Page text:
One of the things that happens to these newly woke young white people after their indoctrination into racial leftism is that they seem puzzled by the fact that other white people don’t particularly want to be lectured to on the topic of racism by other white people:

What I didn’t know, however, is the severity of systemic racism and the unwillingness of white people to change or be educated.

Personally, when I attempt to bring up these topics to other people, I am met with hostility. I am most often surrounded by a white community or people who would seem to fall under the category of white, and either in casual or formal conversation, the hostility is paired with combative and defensive responses.

This makes me wonder: Why is that?

Could be that other people regard this person as an obnoxious, self-righteous bore who brings up tendentious topics at inappropriate moments?

It is truly amazing that this young woman, swimming as she is in a sea of wokeness and living a society that has been awash in national discussion of racial issues for decades and particularly since the death of George Floyd in 2020, still manages to write this:

But what I don’t understand, though, is why there are continuing forms of race-related oppression for people of color currently and why it is either flying under the radar or mostly going unnoticed.

Unnoticed? Riots. Demonstrations. Vast changes in a few short years in nearly every sector of society from corporate life to policing to academia—unnoticed? The woke seem to possess a superhuman power to recognize racism that the rest of America is blind to. This young woman is one of these superhumans.

The writer careens from a grim indictment of our supposedly systemically racist society to focusing on the kind of thing that a callow co-ed would consider of great import:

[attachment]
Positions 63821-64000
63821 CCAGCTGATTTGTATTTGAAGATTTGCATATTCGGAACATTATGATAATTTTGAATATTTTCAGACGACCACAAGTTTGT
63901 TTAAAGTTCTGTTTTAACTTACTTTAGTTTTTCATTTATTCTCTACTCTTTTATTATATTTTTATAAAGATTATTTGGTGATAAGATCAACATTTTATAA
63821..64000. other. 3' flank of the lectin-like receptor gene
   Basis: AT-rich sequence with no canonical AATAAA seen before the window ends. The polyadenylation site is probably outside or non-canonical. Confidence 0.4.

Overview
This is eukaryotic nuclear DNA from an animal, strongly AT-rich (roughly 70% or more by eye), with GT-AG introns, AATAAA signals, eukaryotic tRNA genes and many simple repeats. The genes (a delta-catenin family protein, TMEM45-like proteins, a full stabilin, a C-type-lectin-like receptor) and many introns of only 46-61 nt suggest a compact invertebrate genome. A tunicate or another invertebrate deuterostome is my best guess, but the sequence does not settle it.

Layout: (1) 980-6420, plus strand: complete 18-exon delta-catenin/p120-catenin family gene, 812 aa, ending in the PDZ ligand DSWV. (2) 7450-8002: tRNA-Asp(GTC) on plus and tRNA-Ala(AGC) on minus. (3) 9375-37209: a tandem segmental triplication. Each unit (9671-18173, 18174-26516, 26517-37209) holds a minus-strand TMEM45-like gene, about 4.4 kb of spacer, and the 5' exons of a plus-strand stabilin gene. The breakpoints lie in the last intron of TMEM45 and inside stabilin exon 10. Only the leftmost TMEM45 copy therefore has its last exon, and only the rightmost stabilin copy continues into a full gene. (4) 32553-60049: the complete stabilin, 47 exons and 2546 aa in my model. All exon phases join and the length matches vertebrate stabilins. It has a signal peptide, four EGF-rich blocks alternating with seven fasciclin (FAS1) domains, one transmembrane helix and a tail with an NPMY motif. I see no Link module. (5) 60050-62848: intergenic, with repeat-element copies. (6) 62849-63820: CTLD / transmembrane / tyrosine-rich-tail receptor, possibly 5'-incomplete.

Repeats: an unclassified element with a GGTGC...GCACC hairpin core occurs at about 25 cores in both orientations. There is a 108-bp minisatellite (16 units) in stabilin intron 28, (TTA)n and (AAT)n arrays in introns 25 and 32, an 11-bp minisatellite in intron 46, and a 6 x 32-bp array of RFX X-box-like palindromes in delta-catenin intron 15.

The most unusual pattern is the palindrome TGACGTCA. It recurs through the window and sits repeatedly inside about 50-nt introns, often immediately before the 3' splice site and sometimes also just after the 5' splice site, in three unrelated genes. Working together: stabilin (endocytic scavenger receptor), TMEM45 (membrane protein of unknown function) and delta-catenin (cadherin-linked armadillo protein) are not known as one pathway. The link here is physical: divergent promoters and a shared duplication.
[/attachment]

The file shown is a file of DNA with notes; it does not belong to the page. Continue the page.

I thought it would be significant to input and display some of the privileges that I consider myself to have daily for being white…

I will be able to find any shampoo that would suit my hair type in the hair care section.

Yeah, that is something Martin Luther King considered of paramount importance: shampoo.

She also has a curious inability to note that yes, white people can suffer from stereotyping—one need only mention the “Karen” meme. The writer assures us:

I will not be stereotyped in any situation due to the color of my skin.

If she doesn’t think white women are stereotyped in certain quarters, she has clearly been locked in a room for the last 30 years.

And this is probably true of no white person in the United States today—unless again, that person has been locked in a room for the last 30 years:

I could live in ignorance of racist acts and the state of racism today if I wanted to because I am white.

This essay exhibits many of the problems with antiracism movement. For example, the movement credits itself with the discovery of racism and generates a sense of urgency that tends to result in the creation of an anti-racism industry in which activists and bureaucrats ensconce themselves comfortably and throws down the memory hole those of every race who have fought for equality since the founding of our nation.

The self-image of the writer is very much wound up in “speaking truth to power” as if a bit of online opinion writing is a world historical act. Trust me—it isn’t. But this awakened young woman sees herself as a crusader for all that is good and true in race-related matters:

I think it is a very important topic to talk about, despite how uncomfortable anyone feels about it.

She dutifully quotes the jargon of the woke and tells us all we need to know about the very simple and overblown concept here:

I have to define what intersectionality is. Intersectionality is an analytical term often defined to assist in connecting other forms of self-identification. It can be understood as an intertwining framework of overlapping social discriminations and oppression from anything that can marginalize people.